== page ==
Promote the use of positive behavioral supports. Positive behavior support is the application of positive behavioral interventions and supports to achieve positive change -- an approach that is proving both effective and practical in schools. Positive behavioral support is the application of the science of behavior to achieve socially important change with an emphasis on behavior change that is durable, comprehensive, and linked to academic and social gains. The development of positive behavioral interventions and plans are guided by a functional behavioral assessment that is a systematic way of identifying problem behaviors and the events that predict occurrence, non-occurrence, and maintenance of those behaviors. NAMI is pleased that the Department of Education, Office of Special Education Programs has embraced this effective, proven and positive approach to discipline and intervention. Schools should continue to establish and implement research-based and effective programs that prevent school disruption by any and all students.
States must have the resources to effectively screen and identify all eligible children for developmentally appropriate progress to maximize their ability to enter school ready to learn. Implementing the Surgeon General's recommendations to push for more prevention and early intervention services is fundamental to lowering future health care costs and promoting the opportunity for children with mental or emotional disorders to achieve independence and economic self-sufficiency as adults. Some children manifest the signs and symptoms of a serious mental or emotional disorder at an early age. Early intervention and preschool services must be available to all eligible children. Programs authorized by Part C and Section 619 of Part B allow states to create family-centered systems of services across multiple programs and funding streams to ensure infants, toddlers and preschoolers are prepared for school and learning. It is critical that state and local school-based programs ensure that no child is left behind.
Increase and encourage collaboration at the State and local level among government agencies that serve children. Schools cannot address the needs of kids with serious mental or emotional disorders alone. Community services should be coordinated across the agencies responsible for serving the needs of children and information made readily available to families on the availability and array of community services. With an astronomical 60 - 75 percent of youth in the juvenile justice system suffering from a mental or emotional disorder, education systems should partner with the Department of Justice. Families that are eligible, should be made aware of the full array of federal programs, such as Head Start and Medicaid -- including EPSDT services, available to serve the needs of children. All agencies that serve children should have a coordinated approach and work to increase collaboration at the state, local and federal levels to improve the educational outcomes for children and adolescents.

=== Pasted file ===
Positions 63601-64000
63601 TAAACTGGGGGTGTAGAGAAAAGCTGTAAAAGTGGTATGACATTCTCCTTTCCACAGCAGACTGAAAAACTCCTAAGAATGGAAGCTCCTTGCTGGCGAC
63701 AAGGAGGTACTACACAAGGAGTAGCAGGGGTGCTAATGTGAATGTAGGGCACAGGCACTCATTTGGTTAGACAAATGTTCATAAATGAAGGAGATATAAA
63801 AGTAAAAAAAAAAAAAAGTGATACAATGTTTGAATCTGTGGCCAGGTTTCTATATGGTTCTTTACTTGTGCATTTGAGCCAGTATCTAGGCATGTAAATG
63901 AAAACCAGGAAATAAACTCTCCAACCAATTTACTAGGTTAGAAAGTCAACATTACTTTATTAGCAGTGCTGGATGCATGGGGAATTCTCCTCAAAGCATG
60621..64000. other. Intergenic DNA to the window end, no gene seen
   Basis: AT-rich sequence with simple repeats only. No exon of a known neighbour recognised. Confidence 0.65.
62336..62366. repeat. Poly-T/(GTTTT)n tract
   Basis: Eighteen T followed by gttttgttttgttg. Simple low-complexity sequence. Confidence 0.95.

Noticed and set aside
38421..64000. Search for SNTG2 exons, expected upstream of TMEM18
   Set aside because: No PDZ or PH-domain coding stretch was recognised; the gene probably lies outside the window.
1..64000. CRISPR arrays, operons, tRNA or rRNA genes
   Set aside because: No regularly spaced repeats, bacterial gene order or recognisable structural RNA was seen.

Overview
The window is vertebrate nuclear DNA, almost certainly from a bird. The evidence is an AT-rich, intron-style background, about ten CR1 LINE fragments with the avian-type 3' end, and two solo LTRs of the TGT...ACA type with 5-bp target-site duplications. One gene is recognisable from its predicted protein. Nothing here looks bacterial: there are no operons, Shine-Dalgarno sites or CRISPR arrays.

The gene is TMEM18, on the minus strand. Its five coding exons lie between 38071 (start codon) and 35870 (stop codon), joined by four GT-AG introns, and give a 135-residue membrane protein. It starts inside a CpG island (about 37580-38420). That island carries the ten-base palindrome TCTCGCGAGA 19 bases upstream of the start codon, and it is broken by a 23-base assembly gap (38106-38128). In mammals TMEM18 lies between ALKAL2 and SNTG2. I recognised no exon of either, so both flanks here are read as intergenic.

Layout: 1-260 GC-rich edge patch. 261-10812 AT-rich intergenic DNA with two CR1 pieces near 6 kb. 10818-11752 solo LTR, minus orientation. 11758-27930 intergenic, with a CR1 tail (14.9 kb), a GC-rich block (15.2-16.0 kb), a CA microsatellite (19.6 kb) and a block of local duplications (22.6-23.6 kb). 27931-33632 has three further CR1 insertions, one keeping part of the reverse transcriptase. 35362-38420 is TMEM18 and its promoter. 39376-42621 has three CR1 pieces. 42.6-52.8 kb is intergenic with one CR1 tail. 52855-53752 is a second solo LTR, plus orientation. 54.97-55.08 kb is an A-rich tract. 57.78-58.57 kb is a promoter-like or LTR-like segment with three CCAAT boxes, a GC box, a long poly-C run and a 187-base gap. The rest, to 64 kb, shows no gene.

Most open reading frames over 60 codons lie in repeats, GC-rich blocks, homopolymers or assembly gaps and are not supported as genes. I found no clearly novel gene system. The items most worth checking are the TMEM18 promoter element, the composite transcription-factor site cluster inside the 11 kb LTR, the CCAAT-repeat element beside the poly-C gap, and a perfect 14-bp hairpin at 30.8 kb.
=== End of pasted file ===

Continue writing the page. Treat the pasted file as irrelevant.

The U.S. Department of Education should continue to focus on comprehensive system wide initiatives that are designed to create a seamless web of supports and services that "wraparound" children and families and help to end the current fragmentation in the systems designed to serve youth.
Our nation must address the crisis currently facing children and adolescents with mental and emotional disorders and their families. The burden of suffering for these children and their families is well-documented and enormous. Ensuring an effective special education system is a worthwhile investment in the future of our children and this country. IDEA was enacted as a federal civil rights statute in response to the neglect and failure of school systems to meet the most basic education needs of children with disabilities. States, local education agencies and the federal government have failed to enforce the provisions of this critically important legislation, denying children with mental or emotional disorders their fundamental right to a free appropriate public education. (National Council on Disabilities, Back to School on Civil Rights, January, 2000). The reauthorization of IDEA must be designed to improve the special education system and to ensure the enforcement of the statute to serve the educational needs of all children with disabilities.
Thank you for the opportunity to provide comments. Please contact either Darcy Gruttadaro (Director, NAMI Child & Adolescent Action Center) or Kim Encarnation (Senior Federal Affairs Representative) if you have any questions or concerns related to our comments.
Richard C. Birkel, Ph.D.